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The ‘Roseanne’ Spinoff Can’t Escape Roseanne (Column)

It’s official: ABC has decided to continue telling the story of the Conner family, even though the network is trying desperately to wash its hands of Roseanne Barr. The move saves hundreds of jobs and gives the cast and crew another chance to tell the stories that ABC and the huge “Roseanne” audience say they want more of. It’s unclear now just how “The Conners” will excommunicate its former star, who was still the lynchpin of the entire series despite Sara Gilbert’s Darlene getting a more central role. But one thing seems for certain: it will be near impossible for the spinoff to ever truly spin itself out of Roseanne’s shadow.

In fact, that was already the case for the “Roseanne” revival from the second it was first announced. On the one hand, it made sense given the recent groundswell of revivals. On the other hand, its star had spent the years since the show first ended descending into a black hole of political conspiracy theories and racist rants. ABC knew this, and decided it didn’t care as long as the new “Roseanne” could bring in a reliable audience like the old “Roseanne” — a gamble that, at least at first, paid off. But the show never truly stood on its own. Every episode inspired new controversies and new questions about the viability of doing business with someone as volatile as Barr. Though some stories were self-contained, many others winked at the dissonance between the fictional show and the ever-pressing realities surrounding it.

Watching the “Roseanne” revival wasn’t like watching any other sitcom on TV, and not because it was the only show that dared speak to political fractions and the working class. (There are, even on ABC itself, so many others doing the same.) Watching the “Roseanne” revival meant thinking about the place of “Roseanne” and complications of elevating a figure like Barr in the world at large. The show was, despite its cast and crew’s insistence otherwise, just as much about its extratextual implications as anything happening onscreen. And for a while, that worked to its advantage. Being such a huge part of the zeitgeist is a significant leg up when the zeitgeist gets as crowded as it does now, with more TV to choose from than ever before. But quickly enough, the very reason why “Roseanne” was such an unavoidable topic of discussion — Barr herself — was the reason why it folded in on itself.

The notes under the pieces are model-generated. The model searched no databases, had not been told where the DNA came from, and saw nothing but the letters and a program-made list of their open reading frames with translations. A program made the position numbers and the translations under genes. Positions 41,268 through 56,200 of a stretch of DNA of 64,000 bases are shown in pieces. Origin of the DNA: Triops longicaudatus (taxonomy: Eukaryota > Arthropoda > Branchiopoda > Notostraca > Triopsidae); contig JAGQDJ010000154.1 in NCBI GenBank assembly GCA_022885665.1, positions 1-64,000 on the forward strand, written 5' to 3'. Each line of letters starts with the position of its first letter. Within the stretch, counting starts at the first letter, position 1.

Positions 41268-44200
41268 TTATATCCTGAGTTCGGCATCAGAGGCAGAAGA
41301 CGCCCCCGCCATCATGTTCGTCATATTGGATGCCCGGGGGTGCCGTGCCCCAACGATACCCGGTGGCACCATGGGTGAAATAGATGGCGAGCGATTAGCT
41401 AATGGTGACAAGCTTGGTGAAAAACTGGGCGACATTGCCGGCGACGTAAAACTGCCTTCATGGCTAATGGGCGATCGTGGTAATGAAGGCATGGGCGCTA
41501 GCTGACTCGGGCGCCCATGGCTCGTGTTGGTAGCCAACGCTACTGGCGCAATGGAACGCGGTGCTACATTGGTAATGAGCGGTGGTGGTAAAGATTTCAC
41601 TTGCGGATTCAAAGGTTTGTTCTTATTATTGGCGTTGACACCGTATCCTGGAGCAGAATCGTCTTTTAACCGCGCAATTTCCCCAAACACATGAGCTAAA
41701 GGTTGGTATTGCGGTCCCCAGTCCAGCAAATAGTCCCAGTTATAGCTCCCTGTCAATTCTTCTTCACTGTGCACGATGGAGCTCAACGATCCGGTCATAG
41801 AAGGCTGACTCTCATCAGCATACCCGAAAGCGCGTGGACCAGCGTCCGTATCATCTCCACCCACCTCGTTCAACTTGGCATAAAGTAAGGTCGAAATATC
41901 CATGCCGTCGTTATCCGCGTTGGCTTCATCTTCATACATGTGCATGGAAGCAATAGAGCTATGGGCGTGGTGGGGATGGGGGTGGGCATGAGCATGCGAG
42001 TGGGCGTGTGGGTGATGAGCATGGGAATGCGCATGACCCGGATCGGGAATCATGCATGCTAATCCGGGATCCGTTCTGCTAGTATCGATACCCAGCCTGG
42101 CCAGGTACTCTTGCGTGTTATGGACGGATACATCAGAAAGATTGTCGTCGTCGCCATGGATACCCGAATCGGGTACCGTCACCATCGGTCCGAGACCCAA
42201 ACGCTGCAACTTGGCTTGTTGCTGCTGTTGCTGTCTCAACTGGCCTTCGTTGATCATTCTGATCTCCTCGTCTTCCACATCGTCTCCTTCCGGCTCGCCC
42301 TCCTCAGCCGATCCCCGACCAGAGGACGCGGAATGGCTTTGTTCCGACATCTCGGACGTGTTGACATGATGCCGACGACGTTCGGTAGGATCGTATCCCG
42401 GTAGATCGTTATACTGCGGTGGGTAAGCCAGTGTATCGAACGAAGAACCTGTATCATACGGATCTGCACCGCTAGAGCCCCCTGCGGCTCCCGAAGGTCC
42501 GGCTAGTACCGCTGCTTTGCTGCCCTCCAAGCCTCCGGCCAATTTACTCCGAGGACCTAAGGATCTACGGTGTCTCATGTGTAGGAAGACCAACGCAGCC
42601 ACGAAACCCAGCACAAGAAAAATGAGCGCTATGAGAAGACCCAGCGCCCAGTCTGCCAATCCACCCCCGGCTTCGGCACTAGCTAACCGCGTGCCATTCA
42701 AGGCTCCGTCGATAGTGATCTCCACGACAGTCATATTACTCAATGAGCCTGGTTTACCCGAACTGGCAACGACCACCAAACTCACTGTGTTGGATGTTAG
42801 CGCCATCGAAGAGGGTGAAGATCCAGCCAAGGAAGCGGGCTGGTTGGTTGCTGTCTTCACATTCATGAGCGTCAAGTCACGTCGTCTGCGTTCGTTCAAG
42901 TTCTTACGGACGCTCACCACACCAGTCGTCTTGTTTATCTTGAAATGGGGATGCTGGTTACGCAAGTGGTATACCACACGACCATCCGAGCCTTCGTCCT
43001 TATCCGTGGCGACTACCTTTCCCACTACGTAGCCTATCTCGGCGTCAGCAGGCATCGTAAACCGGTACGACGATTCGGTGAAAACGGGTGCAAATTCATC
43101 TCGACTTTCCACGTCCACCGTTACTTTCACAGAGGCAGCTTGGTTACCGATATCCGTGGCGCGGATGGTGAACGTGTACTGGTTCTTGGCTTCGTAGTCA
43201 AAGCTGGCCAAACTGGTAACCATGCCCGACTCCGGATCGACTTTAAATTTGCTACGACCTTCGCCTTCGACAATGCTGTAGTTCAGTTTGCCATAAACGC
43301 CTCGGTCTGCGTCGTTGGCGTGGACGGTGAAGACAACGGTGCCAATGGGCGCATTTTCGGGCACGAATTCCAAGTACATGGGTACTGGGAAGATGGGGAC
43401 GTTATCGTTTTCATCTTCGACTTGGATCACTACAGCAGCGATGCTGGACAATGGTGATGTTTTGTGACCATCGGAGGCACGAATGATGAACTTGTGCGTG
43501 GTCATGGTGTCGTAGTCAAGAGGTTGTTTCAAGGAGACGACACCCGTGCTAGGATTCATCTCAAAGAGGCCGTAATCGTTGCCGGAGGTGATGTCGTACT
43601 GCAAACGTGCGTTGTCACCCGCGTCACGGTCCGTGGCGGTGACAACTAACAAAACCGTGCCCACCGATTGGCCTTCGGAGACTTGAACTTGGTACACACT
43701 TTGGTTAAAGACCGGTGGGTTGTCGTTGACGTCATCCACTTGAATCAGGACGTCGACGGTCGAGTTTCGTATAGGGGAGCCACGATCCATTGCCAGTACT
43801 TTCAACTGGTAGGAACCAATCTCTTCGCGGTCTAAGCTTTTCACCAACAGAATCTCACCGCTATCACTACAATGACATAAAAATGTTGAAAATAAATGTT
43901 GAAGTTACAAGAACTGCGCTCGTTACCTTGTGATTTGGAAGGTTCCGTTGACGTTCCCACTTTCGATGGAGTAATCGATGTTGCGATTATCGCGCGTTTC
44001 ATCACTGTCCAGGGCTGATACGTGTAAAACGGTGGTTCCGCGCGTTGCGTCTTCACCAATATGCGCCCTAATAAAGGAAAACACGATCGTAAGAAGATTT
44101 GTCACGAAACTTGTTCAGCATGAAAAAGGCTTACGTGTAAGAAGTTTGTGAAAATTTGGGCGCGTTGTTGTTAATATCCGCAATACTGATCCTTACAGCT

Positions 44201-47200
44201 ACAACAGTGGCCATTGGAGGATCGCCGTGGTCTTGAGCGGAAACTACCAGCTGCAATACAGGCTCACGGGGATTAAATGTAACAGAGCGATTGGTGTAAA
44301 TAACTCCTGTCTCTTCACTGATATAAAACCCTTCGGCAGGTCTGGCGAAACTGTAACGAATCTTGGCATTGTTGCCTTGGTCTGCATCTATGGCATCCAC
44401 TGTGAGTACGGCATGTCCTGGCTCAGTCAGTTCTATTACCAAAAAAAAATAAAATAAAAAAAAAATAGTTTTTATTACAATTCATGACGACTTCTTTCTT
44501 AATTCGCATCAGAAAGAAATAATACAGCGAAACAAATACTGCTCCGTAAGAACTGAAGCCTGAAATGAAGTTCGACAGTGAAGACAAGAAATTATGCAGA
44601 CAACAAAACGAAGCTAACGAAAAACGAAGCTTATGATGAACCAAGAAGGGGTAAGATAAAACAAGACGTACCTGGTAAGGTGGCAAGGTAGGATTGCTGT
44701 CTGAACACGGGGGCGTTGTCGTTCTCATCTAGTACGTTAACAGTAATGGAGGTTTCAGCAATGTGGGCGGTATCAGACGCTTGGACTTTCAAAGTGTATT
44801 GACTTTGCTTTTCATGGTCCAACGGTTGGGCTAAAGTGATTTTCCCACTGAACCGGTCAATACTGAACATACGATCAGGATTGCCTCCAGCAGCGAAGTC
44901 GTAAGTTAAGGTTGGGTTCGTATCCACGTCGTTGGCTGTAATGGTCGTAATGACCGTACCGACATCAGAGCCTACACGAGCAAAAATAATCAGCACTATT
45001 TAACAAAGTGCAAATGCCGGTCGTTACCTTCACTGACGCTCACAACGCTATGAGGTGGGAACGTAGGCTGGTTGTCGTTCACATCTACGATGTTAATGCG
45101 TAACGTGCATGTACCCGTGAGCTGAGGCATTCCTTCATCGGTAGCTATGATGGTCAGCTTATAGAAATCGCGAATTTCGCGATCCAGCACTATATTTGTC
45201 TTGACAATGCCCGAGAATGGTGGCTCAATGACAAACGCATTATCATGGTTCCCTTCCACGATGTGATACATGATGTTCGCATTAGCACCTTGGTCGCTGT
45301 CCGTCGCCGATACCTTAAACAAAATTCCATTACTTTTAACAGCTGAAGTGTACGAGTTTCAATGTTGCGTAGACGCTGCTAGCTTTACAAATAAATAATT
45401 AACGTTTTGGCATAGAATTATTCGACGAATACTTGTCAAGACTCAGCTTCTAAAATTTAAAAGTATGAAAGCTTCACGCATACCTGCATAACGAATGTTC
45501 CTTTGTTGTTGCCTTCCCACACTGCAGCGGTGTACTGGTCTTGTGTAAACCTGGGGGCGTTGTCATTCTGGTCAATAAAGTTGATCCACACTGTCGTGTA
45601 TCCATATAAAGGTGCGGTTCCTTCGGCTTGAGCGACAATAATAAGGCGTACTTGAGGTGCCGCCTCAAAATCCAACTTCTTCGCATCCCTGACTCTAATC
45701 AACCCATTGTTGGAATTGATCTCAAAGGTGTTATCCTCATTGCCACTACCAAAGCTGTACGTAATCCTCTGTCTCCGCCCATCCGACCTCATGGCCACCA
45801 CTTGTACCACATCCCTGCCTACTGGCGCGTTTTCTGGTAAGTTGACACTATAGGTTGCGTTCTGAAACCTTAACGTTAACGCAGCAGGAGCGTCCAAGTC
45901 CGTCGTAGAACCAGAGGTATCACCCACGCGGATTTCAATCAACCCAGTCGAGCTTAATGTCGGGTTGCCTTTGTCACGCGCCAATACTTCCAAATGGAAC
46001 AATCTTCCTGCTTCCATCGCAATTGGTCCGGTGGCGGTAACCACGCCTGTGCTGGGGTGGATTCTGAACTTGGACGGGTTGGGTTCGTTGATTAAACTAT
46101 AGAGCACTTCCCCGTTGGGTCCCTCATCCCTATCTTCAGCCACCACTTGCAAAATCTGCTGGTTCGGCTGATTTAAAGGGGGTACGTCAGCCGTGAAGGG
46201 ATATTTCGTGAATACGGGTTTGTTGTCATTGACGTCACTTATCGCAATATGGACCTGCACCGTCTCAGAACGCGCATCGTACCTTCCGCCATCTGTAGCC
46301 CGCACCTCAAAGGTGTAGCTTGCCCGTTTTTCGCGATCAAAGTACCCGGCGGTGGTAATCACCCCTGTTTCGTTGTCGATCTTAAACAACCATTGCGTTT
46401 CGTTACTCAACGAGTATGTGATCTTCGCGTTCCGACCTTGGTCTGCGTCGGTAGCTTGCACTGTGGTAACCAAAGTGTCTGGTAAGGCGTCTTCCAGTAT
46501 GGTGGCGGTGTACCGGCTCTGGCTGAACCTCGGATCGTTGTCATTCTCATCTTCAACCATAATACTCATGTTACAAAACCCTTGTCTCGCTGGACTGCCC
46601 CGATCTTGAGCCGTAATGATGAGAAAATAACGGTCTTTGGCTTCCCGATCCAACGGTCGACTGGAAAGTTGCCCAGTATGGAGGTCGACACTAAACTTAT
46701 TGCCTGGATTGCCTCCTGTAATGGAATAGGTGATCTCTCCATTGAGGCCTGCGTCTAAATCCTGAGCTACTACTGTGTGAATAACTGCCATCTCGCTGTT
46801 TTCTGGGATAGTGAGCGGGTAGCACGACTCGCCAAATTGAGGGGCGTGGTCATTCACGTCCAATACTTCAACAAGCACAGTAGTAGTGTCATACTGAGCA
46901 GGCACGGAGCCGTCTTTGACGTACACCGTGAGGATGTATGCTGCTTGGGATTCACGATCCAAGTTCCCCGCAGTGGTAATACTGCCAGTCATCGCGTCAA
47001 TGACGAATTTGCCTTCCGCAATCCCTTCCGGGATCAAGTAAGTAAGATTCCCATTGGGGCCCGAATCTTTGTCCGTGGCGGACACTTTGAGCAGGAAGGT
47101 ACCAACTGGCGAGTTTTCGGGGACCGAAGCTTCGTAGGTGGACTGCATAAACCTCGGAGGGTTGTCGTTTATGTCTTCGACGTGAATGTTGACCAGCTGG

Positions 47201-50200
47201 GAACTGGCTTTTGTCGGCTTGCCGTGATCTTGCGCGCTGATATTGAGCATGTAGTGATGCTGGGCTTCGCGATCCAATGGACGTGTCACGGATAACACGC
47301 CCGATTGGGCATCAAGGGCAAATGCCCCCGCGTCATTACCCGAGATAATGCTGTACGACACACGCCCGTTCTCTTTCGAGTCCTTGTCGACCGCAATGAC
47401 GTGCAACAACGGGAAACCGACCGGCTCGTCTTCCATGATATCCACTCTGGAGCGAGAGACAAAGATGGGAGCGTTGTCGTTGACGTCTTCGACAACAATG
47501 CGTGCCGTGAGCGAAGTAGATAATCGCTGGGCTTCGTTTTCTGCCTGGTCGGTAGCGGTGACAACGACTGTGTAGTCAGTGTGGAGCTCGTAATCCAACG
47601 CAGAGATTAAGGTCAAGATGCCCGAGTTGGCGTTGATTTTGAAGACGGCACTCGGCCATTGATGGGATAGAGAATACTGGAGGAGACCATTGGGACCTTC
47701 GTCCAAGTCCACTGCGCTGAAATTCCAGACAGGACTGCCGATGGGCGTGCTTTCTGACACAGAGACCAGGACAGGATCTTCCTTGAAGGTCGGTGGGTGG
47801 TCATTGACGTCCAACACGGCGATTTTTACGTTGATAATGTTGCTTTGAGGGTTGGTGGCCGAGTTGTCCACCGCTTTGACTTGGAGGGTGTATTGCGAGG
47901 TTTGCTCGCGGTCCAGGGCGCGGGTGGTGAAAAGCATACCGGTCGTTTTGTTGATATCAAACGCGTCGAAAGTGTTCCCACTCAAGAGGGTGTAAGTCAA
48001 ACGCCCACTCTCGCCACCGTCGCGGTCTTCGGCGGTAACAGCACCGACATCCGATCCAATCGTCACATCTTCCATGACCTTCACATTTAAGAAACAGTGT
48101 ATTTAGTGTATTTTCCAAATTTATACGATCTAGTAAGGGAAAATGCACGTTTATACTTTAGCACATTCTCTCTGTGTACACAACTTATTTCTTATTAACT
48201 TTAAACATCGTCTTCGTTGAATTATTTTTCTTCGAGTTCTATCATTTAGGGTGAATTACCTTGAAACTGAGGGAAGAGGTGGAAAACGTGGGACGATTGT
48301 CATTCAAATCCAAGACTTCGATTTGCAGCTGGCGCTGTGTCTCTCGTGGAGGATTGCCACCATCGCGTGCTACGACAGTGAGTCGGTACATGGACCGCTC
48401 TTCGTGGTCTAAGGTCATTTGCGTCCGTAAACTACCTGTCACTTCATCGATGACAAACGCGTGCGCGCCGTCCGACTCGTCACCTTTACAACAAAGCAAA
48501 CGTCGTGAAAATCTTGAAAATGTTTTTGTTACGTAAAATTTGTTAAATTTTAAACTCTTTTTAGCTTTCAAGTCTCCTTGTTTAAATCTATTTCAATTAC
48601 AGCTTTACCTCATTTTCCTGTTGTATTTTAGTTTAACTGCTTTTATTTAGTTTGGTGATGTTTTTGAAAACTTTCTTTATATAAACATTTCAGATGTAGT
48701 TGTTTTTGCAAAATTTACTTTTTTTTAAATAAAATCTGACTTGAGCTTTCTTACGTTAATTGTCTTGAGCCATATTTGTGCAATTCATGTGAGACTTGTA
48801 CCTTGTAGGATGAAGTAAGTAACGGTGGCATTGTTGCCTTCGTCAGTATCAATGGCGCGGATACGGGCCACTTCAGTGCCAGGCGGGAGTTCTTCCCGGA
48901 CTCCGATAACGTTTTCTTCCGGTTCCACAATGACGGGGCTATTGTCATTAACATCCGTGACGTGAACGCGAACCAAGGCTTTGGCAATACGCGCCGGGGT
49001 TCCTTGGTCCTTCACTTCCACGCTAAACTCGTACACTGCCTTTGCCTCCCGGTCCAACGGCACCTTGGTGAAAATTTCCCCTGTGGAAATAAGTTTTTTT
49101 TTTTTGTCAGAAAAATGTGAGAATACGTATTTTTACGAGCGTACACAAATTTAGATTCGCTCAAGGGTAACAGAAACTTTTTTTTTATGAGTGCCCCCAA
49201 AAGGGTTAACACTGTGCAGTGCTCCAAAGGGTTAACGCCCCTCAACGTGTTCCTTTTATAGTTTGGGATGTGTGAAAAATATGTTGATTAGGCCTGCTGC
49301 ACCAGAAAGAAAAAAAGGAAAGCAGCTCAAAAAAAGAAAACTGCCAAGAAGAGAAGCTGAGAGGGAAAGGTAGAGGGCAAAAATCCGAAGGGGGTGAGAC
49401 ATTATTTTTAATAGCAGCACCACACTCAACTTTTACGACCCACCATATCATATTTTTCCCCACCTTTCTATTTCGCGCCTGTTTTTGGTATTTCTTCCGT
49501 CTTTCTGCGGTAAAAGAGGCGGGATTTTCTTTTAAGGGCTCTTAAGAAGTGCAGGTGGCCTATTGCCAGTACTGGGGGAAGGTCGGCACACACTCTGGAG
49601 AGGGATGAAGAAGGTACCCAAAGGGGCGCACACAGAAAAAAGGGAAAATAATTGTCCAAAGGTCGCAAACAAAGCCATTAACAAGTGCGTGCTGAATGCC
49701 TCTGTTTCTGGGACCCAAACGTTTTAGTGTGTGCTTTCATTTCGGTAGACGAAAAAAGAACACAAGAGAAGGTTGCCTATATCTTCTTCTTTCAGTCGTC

I can’t lie: a part of me is fascinated to see how “The Conners” will try to distance itself from this mess while trying to keep its audience in tact. (Plus, the fact that it’s keeping Gilbert, John Goodman, and Laurie Metcalf around means it won’t be unwatchable, at the very least.) The most obvious answer is that it might kill Roseanne off, possibly in a self-aware wink to the fact that its original finale killed her husband, Dan (Goodman), off. Perhaps it will just send her away, exiling the character in narrative purgatory to let the others go on without her.

But no matter how the new show sees fit to say goodbye to the woman who started and ended it all — and given how much the franchise has depended on her as both a creative voice and lightning rod figurehead — it seems unlikely that she won’t come back to haunt it.

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